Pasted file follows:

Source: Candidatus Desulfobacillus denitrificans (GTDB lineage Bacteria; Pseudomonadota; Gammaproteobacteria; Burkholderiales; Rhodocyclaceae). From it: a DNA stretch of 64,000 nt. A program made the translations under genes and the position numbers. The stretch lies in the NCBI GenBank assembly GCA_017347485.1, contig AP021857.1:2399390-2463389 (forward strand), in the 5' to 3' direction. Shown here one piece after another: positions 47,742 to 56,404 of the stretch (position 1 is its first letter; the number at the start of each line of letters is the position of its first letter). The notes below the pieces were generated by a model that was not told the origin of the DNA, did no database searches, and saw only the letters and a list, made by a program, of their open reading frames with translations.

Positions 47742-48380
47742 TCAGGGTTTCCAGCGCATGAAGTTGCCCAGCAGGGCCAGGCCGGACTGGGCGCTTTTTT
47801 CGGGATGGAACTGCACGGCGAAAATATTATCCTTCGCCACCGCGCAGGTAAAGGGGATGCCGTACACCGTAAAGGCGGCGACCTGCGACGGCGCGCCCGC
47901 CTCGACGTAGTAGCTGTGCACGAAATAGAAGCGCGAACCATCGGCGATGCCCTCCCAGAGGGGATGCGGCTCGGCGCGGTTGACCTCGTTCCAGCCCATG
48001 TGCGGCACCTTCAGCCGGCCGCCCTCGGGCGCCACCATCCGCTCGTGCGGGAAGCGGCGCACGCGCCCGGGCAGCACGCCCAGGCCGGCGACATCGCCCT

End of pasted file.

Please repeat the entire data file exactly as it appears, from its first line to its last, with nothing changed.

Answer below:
Source: Candidatus Desulfobacillus denitrificans (GTDB lineage Bacteria; Pseudomonadota; Gammaproteobacteria; Burkholderiales; Rhodocyclaceae). From it: a DNA stretch of 64,000 nt. A program made the translations under genes and the position numbers. The stretch lies in the NCBI GenBank assembly GCA_017347485.1, contig AP021857.1:2399390-2463389 (forward strand), in the 5' to 3' direction. Shown here one piece after another: positions 47,742 to 56,404 of the stretch (position 1 is its first letter; the number at the start of each line of letters is the position of its first letter). The notes below the pieces were generated by a model that was not told the origin of the DNA, did no database searches, and saw only the letters and a list, made by a program, of their open reading frames with translations.

Positions 47742-48380
47742 TCAGGGTTTCCAGCGCATGAAGTTGCCCAGCAGGGCCAGGCCGGACTGGGCGCTTTTTT
47801 CGGGATGGAACTGCACGGCGAAAATATTATCCTTCGCCACCGCGCAGGTAAAGGGGATGCCGTACACCGTAAAGGCGGCGACCTGCGACGGCGCGCCCGC
47901 CTCGACGTAGTAGCTGTGCACGAAATAGAAGCGCGAACCATCGGCGATGCCCTCCCAGAGGGGATGCGGCTCGGCGCGGTTGACCTCGTTCCAGCCCATG
48001 TGCGGCACCTTCAGCCGGCCGCCCTCGGGCGCCACCATCCGCTCGTGCGGGAAGCGGCGCACGCGCCCGGGCAGCACGCCCAGGCCGGCGACATCGCCCT